Liverpool are faring well in this topsy-turvy season. But one player is really having a tough time of it.
10) Anthony Martial
It was a front three Gary Neville described as the best in the Premier League; a trio fearsome enough to entice Neil Custis into a quite painful argument with Jamie O’Hara; a triumvirate that seems barely recognisable mere months later.
Marcus Rashford has been below his usual standards, although ten goals or assists in 12 appearances – including a Champions League hat-trick – suggests that is more because they are so high. Mason Greenwood’s struggles are well-documented and seemingly ongoing yet he remains far ahead of the typical development curve. Anthony Martial has no such excuse for his four Premier League starts without managing to create a single chance or have a shot on target. A striker that has thrived in Europe but floundered domestically quite neatly encapsulates his club’s season so far.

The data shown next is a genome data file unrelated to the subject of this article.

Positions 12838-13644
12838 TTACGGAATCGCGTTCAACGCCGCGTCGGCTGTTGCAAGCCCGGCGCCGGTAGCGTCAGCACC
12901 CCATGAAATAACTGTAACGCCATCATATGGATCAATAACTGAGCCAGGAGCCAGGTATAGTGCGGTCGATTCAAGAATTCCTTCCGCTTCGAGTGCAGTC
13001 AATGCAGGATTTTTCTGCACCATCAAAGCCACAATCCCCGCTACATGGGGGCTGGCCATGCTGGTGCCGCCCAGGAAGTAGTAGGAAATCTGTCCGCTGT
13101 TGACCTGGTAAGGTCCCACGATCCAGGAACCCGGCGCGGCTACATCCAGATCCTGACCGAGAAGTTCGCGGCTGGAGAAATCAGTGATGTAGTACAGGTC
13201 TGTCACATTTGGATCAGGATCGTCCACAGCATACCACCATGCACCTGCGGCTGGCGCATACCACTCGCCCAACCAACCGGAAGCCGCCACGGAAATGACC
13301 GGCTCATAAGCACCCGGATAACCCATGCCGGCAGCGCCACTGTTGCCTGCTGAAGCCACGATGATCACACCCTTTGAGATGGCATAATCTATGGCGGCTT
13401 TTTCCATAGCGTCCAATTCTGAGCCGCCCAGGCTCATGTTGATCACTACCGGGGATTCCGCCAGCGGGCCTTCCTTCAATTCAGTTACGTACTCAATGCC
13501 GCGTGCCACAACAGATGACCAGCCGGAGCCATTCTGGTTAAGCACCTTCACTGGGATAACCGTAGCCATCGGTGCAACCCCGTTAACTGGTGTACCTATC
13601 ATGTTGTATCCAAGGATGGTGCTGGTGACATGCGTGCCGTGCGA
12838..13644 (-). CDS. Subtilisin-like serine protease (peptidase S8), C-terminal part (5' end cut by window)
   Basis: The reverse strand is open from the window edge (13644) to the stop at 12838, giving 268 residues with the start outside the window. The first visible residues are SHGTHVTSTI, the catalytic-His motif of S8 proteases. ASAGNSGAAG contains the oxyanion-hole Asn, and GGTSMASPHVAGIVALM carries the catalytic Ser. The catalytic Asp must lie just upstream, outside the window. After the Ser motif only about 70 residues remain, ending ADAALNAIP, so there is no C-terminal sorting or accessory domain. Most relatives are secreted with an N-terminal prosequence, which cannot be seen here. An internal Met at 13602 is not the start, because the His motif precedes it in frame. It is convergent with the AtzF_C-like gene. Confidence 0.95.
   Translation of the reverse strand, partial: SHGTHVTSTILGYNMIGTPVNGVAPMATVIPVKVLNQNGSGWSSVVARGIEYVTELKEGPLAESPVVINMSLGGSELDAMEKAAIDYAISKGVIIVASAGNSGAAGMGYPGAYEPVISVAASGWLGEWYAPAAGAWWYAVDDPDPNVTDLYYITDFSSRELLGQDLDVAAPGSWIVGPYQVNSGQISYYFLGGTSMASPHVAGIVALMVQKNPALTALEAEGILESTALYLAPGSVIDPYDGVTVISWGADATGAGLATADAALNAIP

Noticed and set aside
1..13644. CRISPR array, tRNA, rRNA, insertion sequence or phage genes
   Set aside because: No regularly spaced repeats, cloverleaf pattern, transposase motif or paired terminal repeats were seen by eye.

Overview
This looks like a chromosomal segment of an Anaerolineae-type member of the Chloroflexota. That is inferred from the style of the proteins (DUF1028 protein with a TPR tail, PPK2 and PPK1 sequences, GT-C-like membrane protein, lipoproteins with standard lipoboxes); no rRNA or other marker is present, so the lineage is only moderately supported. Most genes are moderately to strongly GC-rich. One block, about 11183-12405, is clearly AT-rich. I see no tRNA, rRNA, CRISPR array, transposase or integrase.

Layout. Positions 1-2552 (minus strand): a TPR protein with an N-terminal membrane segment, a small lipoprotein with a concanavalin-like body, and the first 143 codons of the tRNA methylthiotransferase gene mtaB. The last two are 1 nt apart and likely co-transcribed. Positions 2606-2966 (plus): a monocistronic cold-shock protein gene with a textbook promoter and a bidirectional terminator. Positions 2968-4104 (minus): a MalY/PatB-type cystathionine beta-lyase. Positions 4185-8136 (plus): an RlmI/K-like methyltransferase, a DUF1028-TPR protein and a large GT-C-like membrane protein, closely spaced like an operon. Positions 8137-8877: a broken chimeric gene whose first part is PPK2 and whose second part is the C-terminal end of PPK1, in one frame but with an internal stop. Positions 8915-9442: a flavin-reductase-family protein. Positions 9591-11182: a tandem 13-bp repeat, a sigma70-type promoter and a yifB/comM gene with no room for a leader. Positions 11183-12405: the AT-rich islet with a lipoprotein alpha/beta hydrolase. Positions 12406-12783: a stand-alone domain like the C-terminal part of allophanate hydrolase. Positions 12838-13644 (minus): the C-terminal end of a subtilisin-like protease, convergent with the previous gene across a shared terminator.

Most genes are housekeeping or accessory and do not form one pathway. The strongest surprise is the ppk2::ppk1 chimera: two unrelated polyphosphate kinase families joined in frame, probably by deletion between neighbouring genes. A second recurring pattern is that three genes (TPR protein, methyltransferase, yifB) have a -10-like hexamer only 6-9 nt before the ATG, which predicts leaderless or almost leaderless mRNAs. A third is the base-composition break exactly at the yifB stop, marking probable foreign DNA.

9) Chris Wood
No Premier League club has been in the lead for less time than Burnley this campaign. The ten first-half minutes they held an advantage for in their opening fixture at Leicester was something of a false dawn for both clubs.
Even more so for Chris Wood, who scored the opener with his first shot of 2020/21 but has not breached anyone’s goal with his subsequent 12 attempts. He has played all but six minutes as Sean Dyche’s battering ram, the manager shifting Ashley Barnes out to the wing in search of an answer to their troubles but not daring to move his centre-forward any further than an elbow’s reach of the two opposition centre-halves who will inevitably shackle him. His best scoring season in the top flight could well be followed immediately by his worst.